IMMUNISATION AGAINST SEROGROUP B MENINGOCOCCAL DISEASE - HOPES AND FEARS
PANEL DISCUSSION MODERATED BY PROF PAUL HEATH
PANELISTS: PROF ADAM FINN, UNIVERSITY OF BRISTOL, DR SIMON NADEL, PROF ROBERT READ, DR MATTHEW SNAPE AND DR CAROLINE TROTTER
Paul Heath is a Professor / Honorary Consultant in Paediatric Infectious Diseases at St George’s, University of London and Vaccine Institute in London. His training in paediatrics and infectious diseases was at the Royal Children’s Hospital, Melbourne, the John Radcliffe Hospital, Oxford and St George’s Hospital, London. His particular research interests are in the epidemiology of vaccine preventable diseases, in clinical vaccine trials, particularly in at-risk groups, and in perinatal infections.
He coordinates a national neonatal infection surveillance network (neonIN) and recently, a national study on neonatal meningitis. He sits on national committees concerned with meningitis, Group B streptococcus prevention, pneumococcal and Hib infections, neonatal infections and on immunisation policies in children. He is a Fellow of the Royal Australasian College of Physicians, a Fellow of the Royal College of Paediatrics and Child Health, a member of the research committee of the European Society of Paediatric Infectious Diseases and a member of the steering committee of the international Brighton Collaboration on vaccine safety.
Adam Finn is Professor of Paediatrics and a member of the Schools of Clinical Sciences and of Cellular and Molecular Medicine at the University of Bristol and an honorary Consultant in Paediatric Infectious Diseases and Immunology at Bristol Royal Hospital for Children. He is director of the South West Medicines for Children Research Network and heads the Bristol Children’s Vaccine Centre. He trained in Infectious Diseases at the Children’s Hospital of Philadelphia and in Immunology at the Institute of Child Health in London where he obtained his PhD.
He worked in Sheffield between 1992 and 2001 where he was involved in several trials of meningococcal group C and other vaccines. His current main research interest is the biology of respiratory infections and how vaccines affect transmission of infections.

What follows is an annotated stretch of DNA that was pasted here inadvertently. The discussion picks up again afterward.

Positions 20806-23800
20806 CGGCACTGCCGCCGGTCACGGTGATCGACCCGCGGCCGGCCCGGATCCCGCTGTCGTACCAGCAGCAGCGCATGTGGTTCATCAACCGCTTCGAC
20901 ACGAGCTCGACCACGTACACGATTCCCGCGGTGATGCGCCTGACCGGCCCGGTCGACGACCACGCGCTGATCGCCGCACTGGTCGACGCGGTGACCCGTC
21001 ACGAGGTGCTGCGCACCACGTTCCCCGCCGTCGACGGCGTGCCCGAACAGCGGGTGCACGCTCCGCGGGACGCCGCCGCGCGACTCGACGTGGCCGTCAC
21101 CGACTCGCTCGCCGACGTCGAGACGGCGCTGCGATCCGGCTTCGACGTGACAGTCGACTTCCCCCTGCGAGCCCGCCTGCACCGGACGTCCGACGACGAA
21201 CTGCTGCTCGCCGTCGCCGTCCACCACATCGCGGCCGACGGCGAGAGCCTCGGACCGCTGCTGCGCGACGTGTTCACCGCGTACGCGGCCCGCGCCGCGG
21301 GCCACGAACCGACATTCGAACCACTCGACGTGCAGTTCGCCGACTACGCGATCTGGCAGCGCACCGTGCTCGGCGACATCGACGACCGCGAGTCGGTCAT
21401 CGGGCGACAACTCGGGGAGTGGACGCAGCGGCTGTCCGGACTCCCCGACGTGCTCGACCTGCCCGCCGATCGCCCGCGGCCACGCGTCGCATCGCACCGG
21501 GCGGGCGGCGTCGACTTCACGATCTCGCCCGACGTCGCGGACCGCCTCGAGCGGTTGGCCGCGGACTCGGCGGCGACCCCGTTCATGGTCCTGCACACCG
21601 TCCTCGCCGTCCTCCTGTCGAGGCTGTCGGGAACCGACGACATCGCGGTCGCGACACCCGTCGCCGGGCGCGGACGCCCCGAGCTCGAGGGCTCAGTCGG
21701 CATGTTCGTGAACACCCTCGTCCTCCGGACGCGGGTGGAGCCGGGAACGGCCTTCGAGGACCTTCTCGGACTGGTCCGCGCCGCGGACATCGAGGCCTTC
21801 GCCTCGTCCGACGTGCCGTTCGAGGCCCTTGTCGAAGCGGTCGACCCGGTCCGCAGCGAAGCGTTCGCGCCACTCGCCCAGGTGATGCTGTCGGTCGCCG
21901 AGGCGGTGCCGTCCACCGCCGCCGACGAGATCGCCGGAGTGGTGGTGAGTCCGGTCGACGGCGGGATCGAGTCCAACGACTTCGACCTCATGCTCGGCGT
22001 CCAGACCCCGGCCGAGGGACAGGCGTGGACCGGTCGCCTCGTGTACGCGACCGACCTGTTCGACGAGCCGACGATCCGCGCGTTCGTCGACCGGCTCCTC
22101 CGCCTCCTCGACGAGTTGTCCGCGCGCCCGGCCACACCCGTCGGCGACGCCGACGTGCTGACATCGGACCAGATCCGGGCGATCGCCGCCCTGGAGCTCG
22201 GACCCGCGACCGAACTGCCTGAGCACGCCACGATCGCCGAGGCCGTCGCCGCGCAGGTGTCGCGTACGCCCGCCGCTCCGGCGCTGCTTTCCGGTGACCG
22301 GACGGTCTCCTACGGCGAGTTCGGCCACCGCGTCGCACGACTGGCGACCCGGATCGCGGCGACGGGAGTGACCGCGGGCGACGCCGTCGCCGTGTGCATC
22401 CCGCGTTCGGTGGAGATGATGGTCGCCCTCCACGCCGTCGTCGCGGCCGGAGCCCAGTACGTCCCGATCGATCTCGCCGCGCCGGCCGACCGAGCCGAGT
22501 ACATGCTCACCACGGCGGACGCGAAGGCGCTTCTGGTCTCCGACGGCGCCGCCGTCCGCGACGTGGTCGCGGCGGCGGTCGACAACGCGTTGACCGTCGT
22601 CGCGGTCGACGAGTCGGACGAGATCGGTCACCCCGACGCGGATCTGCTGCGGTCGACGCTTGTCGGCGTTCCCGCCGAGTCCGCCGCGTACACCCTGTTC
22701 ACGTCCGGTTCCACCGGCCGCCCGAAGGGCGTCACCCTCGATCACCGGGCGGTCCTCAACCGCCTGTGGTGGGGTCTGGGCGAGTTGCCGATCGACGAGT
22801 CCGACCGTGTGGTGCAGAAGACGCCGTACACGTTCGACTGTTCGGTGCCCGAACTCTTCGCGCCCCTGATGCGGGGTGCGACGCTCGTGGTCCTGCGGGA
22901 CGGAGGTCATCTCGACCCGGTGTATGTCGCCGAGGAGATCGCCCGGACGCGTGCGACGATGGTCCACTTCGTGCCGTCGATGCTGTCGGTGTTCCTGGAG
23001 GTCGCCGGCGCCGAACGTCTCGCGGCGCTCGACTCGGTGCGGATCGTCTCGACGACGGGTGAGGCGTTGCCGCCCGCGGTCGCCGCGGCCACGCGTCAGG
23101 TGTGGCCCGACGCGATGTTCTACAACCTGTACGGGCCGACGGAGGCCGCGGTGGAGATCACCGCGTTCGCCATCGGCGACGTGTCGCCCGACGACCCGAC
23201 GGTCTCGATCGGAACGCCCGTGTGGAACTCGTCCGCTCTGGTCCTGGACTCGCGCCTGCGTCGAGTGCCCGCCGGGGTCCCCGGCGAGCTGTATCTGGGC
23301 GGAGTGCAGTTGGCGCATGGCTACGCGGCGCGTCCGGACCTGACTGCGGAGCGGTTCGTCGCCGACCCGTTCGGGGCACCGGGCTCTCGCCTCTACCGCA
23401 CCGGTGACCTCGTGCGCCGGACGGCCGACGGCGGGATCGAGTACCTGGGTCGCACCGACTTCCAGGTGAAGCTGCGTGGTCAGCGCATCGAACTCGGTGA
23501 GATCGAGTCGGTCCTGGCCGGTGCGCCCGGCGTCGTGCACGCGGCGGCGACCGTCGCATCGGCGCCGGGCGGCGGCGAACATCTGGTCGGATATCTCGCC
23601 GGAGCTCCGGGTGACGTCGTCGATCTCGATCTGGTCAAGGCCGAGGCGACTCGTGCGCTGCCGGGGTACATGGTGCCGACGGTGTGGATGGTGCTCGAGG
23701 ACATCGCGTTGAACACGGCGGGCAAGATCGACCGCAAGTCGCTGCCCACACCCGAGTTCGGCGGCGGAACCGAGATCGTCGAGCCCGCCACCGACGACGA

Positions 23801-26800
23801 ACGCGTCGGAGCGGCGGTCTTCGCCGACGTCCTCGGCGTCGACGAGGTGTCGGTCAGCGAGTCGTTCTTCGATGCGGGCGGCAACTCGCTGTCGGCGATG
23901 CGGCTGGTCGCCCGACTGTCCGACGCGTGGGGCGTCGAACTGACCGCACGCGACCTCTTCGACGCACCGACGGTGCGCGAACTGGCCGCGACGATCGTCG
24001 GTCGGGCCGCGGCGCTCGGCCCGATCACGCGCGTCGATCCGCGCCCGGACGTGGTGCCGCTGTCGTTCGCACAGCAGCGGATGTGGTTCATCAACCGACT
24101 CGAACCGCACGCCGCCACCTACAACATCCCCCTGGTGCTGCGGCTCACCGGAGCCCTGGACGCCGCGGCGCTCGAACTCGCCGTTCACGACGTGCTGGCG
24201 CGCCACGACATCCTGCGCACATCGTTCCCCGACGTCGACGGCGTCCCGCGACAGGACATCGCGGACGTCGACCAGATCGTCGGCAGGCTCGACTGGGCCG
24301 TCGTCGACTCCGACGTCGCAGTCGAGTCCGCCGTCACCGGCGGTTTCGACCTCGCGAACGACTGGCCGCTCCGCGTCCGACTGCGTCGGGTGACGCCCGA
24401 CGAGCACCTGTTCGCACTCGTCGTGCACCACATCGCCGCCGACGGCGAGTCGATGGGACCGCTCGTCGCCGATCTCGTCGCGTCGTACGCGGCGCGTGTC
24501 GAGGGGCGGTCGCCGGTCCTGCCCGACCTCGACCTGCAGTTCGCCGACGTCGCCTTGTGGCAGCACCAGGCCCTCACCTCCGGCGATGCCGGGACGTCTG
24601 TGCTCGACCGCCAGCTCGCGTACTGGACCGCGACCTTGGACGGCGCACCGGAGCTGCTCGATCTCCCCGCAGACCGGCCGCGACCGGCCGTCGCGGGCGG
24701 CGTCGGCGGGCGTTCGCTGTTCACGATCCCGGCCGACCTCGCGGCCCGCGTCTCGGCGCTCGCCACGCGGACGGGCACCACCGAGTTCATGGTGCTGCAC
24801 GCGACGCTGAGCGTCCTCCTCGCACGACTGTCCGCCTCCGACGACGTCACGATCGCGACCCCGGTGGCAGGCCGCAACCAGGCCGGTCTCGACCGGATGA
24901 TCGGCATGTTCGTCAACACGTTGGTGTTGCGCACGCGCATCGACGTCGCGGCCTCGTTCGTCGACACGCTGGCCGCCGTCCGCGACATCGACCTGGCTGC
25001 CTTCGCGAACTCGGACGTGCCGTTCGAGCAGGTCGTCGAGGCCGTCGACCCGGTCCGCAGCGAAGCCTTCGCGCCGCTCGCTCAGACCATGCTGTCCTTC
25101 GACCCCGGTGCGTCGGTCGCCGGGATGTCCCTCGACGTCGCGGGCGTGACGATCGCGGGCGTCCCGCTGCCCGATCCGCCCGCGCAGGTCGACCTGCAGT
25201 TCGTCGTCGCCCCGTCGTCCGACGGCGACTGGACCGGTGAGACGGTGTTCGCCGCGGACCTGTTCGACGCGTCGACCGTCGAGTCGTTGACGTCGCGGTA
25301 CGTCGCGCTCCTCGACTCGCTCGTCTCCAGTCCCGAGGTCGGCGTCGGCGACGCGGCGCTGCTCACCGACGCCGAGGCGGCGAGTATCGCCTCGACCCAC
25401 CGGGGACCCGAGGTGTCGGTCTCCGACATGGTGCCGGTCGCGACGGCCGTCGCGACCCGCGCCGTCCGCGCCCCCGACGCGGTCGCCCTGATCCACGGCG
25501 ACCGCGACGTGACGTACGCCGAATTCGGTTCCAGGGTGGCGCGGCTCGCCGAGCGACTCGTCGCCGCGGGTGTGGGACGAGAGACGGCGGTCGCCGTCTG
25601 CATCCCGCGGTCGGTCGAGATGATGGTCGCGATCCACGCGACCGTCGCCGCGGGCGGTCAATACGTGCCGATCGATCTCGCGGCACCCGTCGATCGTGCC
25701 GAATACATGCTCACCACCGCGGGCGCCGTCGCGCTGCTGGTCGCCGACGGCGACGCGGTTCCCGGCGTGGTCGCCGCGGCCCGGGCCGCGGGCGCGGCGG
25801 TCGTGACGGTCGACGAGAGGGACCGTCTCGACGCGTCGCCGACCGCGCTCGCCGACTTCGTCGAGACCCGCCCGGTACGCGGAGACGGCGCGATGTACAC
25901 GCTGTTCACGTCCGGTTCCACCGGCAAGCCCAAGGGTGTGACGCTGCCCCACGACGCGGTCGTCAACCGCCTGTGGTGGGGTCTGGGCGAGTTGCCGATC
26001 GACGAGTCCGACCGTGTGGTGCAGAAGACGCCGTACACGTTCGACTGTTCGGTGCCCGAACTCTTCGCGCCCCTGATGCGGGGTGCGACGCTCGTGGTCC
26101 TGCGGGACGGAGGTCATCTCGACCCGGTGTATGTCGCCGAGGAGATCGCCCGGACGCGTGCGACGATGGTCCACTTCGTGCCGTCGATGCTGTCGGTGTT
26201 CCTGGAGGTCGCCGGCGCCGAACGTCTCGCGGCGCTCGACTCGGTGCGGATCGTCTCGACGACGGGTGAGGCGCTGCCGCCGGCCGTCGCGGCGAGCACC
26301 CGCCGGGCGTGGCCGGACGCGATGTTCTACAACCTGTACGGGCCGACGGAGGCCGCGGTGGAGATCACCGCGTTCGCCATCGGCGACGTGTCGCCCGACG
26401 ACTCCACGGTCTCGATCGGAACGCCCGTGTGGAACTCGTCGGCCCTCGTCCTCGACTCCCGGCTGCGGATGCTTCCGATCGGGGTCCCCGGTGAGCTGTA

Simon Nadel has been a Consultant in Paediatric Intensive Care since 1994. Prior to this he trained in paediatric infectious diseases. He has been involved in coordinating and running therapeutic trials in children with meningococcal and other septic shock, and has taken part in research studies into the pathophysiology, treatment and outcome of meningococcal disease in children. He has been involved in writing clinical guidelines for the management of children with septicaemia and meningitis.
Professor Robert Read undertook clinical and research training in Leeds, Bristol, London, Nottingham and San Francisco. He was appointed as an academic infectious disease physician
at the University of Sheffield in 1995 and served as Professor of Infectious Diseases there from 2002-2012, prior to moving to Southampton in September 2012.
Professor Read has research interests in the pathogenesis and prevention of rapidly lethal infectious diseases, especially meningococcal and pneumococcal disease, and influenza.
He is the chairman of the Infectious Diseases and Microbiology Speciality Group for the NIHR clinical research network, and chairs the postdoctoral awards panel for the NIHR Personal Training Fellowships scheme. He is the current chairman of the Annual Meeting Program Committee of the Infectious Disease Society of America.
He is Editor in Chief of the Journal of Infection and Current Opinion in Infectious Diseases, and is author and co-author of 200 publications mainly in the field of infectious diseases. He was appointed as a member
of the UK’s Joint Committee on Vaccination and Immunisation (JCVI) in September 2013
Dr Matthew Snape is a consultant in General Paediatrics and Vaccinology at the Oxford University Hospitals NHS trust and an Honorary Senior Clinical Lecturer at the University of Oxford.
After completing basic training in paediatrics at the Royal Children’s Hospital, Melbourne, he spent 18 months working in the paediatric intensive care unit at St Mary’s Hospital, London. While caring for children suffering overwhelming infections he developed an interest in the prevention of these illnesses by immunisation. This led him to the Oxford Vaccine Group, University of Oxford, where he has been the principal investigator on paediatric studies of meningococcal, pneumococcal, influenza and Hepatitis B vaccines.
Dr Snape is partially funded by the Oxford Partnership Comprehensive Biomedical Research Centre.
Dr Caroline Trotter is an infectious disease epidemiologist at the University of Cambridge. Her research focuses on assessing the potential and actual impact of vaccination against different forms of bacterial meningitis on a population level. She uses a range of research methods including mathematical modelling, cost- effectiveness analyses, carriage studies, analyses of large databases and seroprevalence studies. She is currently working with the African Meningococcal Carriage Consortium, MenAfriCar
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